Life in the time of coronavirus

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At the top of the Coquitlam Crunch. This popular hike got too busy with the fine weather and new rules were imposed to promote social distancing. Up the east stairs, down the west!

We are living in a reality that seems unreal. It’s a dystopia like something out of the imagination of Margaret Atwood or Stephen King. Those of us who didn’t live through a world war (that is, most humans alive today) have no experience of a global crisis like that caused by Covid-19.

Here in Canada, as in most other countries, we have all been affected. And the changes and restrictions have happened so quickly and relentlessly that it’s hard for us to adapt.

I remember I had a sense of foreboding two or three weeks ago, when life was still going along as usual but we were beginning to hear about the spread of the coronavirus. Then, within days, normal life got cancelled.

  • Races were cancelled.
  • Events or gatherings of over 250 people were cancelled.
  • Gyms closed.
  • Libraries closed.
  • Businesses and stores closed.
  • Schools closed.
  • Flights were cancelled.
  • “Social distancing” and “self-isolation” entered our vocabularies—not without some confusion as to what those terms meant.
  • Lineups at Costco and everywhere for toilet paper provided fodder for countless jokes on social media. But the panic shopping continued.
  • Grocery stores imposed new hours, rules, and floor markings to enforce social distancing.
  • Park facilities like soccer fields, tennis courts, and skateboard parks closed. Ironically, this happened because the lovely weather in Vancouver last week (the first week that most of the restrictions and closures were put into place) encouraged people to flock out of doors and gather in large groups in defiance of the rules and social distancing guidelines.
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Lots of people, especially families, were cycling and walking at Colony Farm last weekend.

Now, most of us are quickly adjusting to the new reality. We are resilient.

It’s hit some people harder than others. Some people are overworked while others are out of work. Medical personnel on the front lines are at risk. Many people are working from home and at the same time trying to monitor and encourage their kids’ schoolwork. Extraverts may be frustrated and bored. Most people are affected financially, and we know already that Covid-19 is causing a world-wide economic crisis that may take years to recover from.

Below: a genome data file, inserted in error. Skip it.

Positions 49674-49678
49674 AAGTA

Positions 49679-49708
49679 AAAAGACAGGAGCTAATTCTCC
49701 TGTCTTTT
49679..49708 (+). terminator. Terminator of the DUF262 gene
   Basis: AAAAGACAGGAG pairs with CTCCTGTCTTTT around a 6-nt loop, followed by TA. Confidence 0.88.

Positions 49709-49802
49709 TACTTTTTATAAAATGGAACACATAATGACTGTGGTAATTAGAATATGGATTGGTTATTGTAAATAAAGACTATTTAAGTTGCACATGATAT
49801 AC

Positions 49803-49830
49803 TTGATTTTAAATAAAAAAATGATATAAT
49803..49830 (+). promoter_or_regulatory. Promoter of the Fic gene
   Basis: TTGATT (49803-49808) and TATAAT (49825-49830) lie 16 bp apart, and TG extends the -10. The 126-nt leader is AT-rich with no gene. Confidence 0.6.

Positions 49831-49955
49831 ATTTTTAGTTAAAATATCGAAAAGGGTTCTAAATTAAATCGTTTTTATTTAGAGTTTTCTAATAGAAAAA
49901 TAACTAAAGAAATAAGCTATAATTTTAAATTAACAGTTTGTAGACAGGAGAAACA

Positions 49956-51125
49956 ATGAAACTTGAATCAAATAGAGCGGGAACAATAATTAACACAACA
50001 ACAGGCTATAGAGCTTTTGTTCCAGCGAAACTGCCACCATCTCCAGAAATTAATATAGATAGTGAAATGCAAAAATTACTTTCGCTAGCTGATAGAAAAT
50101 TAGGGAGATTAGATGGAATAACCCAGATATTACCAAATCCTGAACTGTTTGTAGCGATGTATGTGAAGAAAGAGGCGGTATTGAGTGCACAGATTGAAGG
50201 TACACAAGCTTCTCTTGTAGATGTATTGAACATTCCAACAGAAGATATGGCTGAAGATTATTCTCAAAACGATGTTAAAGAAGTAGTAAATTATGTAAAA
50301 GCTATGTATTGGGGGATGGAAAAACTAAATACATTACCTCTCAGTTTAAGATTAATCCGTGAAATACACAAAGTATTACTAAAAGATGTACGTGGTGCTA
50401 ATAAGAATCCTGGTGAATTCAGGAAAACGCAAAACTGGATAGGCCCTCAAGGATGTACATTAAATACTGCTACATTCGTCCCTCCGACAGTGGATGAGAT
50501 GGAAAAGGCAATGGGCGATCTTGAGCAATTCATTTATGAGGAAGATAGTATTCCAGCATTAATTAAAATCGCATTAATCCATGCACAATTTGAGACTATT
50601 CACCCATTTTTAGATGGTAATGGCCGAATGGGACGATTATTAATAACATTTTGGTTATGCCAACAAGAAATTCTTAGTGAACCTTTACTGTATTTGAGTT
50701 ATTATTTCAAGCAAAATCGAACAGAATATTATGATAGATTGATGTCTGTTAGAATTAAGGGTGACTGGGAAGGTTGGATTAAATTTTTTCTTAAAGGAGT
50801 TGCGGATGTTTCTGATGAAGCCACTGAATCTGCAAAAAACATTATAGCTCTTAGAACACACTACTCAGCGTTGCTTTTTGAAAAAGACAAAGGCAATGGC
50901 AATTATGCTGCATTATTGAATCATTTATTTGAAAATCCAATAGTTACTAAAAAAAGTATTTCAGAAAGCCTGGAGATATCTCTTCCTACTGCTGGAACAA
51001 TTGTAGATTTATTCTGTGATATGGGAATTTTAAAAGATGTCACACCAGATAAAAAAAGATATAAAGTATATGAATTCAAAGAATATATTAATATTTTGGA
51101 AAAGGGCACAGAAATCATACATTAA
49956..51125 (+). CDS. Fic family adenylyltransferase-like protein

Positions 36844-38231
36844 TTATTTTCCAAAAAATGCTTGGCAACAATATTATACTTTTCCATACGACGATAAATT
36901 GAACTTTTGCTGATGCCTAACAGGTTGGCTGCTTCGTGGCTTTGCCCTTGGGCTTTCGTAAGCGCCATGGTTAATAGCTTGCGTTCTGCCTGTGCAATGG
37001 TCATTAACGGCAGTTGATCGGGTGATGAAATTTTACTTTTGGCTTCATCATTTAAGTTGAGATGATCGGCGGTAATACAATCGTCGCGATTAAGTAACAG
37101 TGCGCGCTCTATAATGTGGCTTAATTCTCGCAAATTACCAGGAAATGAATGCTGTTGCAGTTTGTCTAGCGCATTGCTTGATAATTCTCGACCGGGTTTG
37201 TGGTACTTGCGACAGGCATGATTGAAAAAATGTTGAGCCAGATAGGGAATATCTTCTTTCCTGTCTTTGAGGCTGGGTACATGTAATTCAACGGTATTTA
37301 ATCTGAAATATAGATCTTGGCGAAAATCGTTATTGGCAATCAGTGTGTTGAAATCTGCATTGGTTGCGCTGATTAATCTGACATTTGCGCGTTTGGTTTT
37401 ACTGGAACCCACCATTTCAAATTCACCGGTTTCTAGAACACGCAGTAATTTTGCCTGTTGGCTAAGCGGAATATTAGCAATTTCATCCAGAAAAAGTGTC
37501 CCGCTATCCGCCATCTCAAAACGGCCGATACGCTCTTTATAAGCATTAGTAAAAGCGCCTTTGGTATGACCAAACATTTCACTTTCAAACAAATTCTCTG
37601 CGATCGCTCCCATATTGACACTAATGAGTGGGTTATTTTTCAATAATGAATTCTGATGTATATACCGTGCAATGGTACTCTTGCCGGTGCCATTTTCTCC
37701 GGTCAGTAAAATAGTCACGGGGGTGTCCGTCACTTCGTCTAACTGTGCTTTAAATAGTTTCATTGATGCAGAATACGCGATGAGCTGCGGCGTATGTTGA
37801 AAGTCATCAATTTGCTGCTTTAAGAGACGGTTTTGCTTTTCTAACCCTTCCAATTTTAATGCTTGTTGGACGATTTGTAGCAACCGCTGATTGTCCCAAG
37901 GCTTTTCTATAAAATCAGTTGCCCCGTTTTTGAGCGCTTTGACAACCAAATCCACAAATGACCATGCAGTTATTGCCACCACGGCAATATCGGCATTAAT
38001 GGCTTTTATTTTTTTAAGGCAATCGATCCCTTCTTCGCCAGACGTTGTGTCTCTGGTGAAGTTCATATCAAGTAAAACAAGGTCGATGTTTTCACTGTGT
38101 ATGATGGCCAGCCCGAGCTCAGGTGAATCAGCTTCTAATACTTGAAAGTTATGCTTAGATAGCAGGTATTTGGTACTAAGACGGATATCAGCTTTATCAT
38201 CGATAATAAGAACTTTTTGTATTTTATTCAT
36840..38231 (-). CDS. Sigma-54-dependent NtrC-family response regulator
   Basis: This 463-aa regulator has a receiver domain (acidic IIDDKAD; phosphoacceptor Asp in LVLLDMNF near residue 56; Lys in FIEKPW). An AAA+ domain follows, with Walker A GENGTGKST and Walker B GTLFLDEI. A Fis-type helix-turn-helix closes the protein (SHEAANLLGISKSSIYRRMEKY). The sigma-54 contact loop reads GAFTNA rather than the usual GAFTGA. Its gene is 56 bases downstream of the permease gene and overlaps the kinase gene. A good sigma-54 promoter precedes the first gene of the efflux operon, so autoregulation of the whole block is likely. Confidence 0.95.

What can we do?

We have this wonderful communication system called the internet, and it’s hard to imagine how much worse everything would be without it.

With the internet, we can keep in touch although we’re physically isolated from each other. We can even have “face time.”

I am relatively fortunate because as a freelance editor, I’m used to working at home, alone, and I currently have work that keeps me busy. Also, there are specific editing and publishing skills I need to learn, and I can learn and practise these skills online.

Nevertheless, in the past two weeks I’ve seen that my mood can swing quickly from positive to negative.

I tell myself that even in the most dire situations, we can find opportunities. Victor Frankl, a survivor of the Holocaust camps, wrote that even when we have zero control over our circumstances, we can always choose how we respond to them. (See Frankl’s famous book Man’s Search for Meaning.)

Just now I was looking for Frankl’s book and couldn’t find it amongst my many hundreds of books. Yet as I saw long-forgotten titles and even a few books I’ve never gotten around to reading, I was filled with the sense of abundance and intellectual excitement that I always get when I’m surrounded by books. I think about how much wisdom, knowledge, and captivating stories are contained within all those covers, and I know I could be in quarantine for a long time without running out of stimulation.

That’s without even considering all the resources available online. I can take courses, take part in webinars, listen to artists (it’s amazing what artists are sharing for free; even symphony orchestras are performing), or follow a yoga workout.